Genetic diagnosis 'will have few social consequences'

November 22, 2001

Ethics of using preimplantation genetic diagnosis to select a stem cell donor for an existing person BMJ Volume 323, pp 1240-43

Using preimplantation genetic diagnosis (PGD) to choose a stem cell donor is unlikely to cause harm to anyone and is likely to be beneficial to some, suggest researchers in this week's BMJ.

Clinical Genetics Fellow, Robert Boyle, and Professor of Medical Ethics, Julian Savulescu, argue that the uptake of this procedure will have few social consequences and is likely to be a reasonable use of limited health resources.

Since the 1980s, over 2,500 cycles of PGD have been performed worldwide. A common objection to using the procedure for the benefit of a sibling is that children conceived in this way are not valued in their own right. The authors argue that psychological harm to the offspring is unpredictable, unlikely to occur, and, even if it did occur, unlikely to be so severe that it would be better for that particular child never to have existed.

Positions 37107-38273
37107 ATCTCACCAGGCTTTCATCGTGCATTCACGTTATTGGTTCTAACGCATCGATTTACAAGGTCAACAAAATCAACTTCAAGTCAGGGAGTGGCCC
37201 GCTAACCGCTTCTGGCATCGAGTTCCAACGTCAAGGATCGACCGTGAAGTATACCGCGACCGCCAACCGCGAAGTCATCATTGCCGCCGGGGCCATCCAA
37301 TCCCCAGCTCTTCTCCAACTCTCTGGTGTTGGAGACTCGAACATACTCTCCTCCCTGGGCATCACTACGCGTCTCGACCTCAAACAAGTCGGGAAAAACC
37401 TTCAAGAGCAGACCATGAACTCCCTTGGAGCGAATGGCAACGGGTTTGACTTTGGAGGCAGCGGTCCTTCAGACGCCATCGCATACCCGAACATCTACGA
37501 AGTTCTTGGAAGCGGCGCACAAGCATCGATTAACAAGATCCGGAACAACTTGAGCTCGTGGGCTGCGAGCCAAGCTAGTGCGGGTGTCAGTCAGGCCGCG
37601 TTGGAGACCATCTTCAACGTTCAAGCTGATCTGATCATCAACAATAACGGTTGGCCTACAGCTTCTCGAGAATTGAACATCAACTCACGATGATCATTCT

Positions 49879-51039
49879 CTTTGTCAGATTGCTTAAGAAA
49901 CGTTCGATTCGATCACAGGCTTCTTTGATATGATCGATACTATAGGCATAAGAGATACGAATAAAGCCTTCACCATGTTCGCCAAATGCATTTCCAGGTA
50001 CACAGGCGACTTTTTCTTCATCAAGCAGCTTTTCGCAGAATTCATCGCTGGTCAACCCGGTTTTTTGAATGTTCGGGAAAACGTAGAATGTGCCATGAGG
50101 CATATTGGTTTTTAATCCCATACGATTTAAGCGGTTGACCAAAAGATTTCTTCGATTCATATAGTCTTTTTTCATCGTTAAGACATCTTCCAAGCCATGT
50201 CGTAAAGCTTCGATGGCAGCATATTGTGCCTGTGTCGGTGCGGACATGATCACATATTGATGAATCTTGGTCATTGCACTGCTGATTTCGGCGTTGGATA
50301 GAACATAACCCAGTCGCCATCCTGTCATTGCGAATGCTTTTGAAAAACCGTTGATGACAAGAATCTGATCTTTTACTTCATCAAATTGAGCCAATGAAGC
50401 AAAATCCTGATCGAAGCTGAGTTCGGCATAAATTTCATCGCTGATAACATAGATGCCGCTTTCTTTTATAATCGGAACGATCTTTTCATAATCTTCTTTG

Moreover, selection of children on a much grander scale is already commonplace. An estimated 18,000 amniocenteses take place annually in Britain, mainly to detect chromosomal abnormalities such as Down syndrome, they say.

Who is harmed by allowing PGD to be performed solely for the benefit of a relative, they ask? Not the couple who wish to produce an embryo. Nor the child who would not otherwise have existed. Nor the person who receives the stem cell transplant that might save his or her life. We must avoid the trap of interfering with individual liberty by preventing such procedures for no good reason, simply out of the "genophobia" that grips much of society today.


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